Little in Netanyahu speech to revive talks: analysts

WASHINGTON, Gavin Rabinowitz- Israeli Prime Minister Benjamin Netanyahu received 31 standing ovations from the US Congress, and yet he may have failed in his primary goal -- averting a unilateral Palestinian bid for statehood.
Netanyahu went to Congress promising to lay out his vision for peace with the Palestinians amid pressure from the international community for a far-reaching Israel initiative that could resurrect the dormant peace process.

Little in Netanyahu speech to revive talks: analysts
And while he offered concessions, some of them even significant for his hardline base, analysts said they were unlikely to satisfy the international community, let alone the Palestinians.
"He made peace with Congress (but) there's no formula there for peace with the Palestinians," veteran analyst Yossi Alpher told AFP.
There was "nothing which constitutes a basis for renewed negotiations," said Alpher, a former head of the Jaffee Center for Strategic Studies.
"There is no peace process, there's no prospect of a peace process and we'd better start focusing on September."
September is when the Palestinians plan to seek United Nations recognition for their independent state within the territorial lines which existed before the 1967 Six Day War when Israel captured the West Bank, Gaza Strip and east Jerusalem.
The Palestinian strategy has been sharply criticized by Israel, and Netanyahu has repeatedly rejected any idea of Israel withdrawing to the 1967 lines, which he has described as "indefensible."
Shaul Mofaz, an opposition lawmaker who heads Israel's powerful parliamentary Foreign Affairs and Defense Committee, said Netanyahu's Congressional address did nothing to head off the Palestinian campaign, which is expected to reach the UN General Assembly when it convenes in September.
"He didn't present any proposal for September," Mofaz told Israel's Channel 10 television. "We are headed straight for confrontation."
But a senior Israeli official traveling with Netanyahu said the target of the speech had not been the Palestinians, but rather ensuring that the US and European powers would not support the UN bid.
"Hopefully this will lead to a stronger US position and also to other important countries opposing it," he said, noting that Israel believed the Palestinians nevertheless had an automatic majority at the UN.
If the US was his target then the speech was a success, analysts said.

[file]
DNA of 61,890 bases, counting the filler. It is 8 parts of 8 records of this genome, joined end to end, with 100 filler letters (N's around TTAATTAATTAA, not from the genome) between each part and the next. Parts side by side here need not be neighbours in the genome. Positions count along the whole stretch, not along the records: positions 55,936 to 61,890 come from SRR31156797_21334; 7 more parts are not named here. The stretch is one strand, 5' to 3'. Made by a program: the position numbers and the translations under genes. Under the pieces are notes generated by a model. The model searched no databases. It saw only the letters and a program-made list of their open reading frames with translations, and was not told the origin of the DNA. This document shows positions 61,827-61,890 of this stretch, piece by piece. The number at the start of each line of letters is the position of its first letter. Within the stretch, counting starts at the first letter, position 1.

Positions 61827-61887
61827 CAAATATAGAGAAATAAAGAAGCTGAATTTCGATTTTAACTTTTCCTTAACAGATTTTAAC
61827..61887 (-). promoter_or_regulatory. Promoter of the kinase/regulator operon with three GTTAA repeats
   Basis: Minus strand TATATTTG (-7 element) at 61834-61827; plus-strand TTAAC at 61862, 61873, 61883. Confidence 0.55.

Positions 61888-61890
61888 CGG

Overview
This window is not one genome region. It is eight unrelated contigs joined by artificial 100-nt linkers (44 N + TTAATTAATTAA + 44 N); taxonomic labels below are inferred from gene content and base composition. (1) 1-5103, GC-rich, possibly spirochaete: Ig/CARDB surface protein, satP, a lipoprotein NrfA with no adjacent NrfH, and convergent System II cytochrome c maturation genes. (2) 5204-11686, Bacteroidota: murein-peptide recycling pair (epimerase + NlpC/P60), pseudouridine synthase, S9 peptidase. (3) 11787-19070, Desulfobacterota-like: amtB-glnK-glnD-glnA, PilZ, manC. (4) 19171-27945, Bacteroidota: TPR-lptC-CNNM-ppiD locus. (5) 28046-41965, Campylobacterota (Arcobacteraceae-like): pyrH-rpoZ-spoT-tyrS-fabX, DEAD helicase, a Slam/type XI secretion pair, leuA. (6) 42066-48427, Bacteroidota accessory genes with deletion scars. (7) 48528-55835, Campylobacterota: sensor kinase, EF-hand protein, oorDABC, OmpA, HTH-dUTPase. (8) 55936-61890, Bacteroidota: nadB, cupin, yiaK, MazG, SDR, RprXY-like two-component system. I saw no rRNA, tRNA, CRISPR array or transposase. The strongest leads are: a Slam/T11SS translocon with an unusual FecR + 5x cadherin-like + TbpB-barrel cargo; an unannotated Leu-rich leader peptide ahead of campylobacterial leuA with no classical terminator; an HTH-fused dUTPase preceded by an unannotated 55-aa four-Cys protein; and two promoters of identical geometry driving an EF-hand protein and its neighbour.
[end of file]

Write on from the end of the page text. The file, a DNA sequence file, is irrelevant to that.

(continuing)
"I never heard him more effective. He pushed every button, pulled every lever, every trope," Aaron David Miller, a longtime Middle East analyst and former advisor to US administrations, told AFP.
The speech went over so well "because people in that room believed it," he said.
Still, it may not have gone far enough for US President Barack Obama who last week gave public voice to the long-held view of the US and international communities that a Palestinian state should be created based on the borders that existed before the 1967 Six Day War with some agreed territorial swaps.
Obama, who is traveling in Europe, was not in the audience that gave Netanyahu thunderous support.
During his speech, Netanyahu demanded the Palestinians recognize Israel as a Jewish state, that they stop seeking the right of return for Palestinian refugees and give up the idea of ever having Arab east Jerusalem as capital of their promised state.
But, he assured them that Israel would be "generous" regarding the borders of their future state, without going into detail.
Ari Shavit, a correspondent with the left-leaning Haaretz newspaper, described the address to CNN as "somewhat stingy" but said he saw some hope in Netanyahu's remarks on the borders.
"In a sense, (he) left room for negotiating with the American administration, saying 'no' to the borders of 1967 but 'possibly' to a Palestinian state that is as big as the size of 1967," he said.
"He was not explicit, but he did not close the door on it."
But ruling out any re-division of Jerusalem was likely to kill prospects of renewed peace talks, he said.
"The way he related to Jerusalem will make it very difficult for Palestinians to negotiate with Israel in the coming months and years," he told the network.

Wednesday, May 25th 2011
Gavin Rabinowitz

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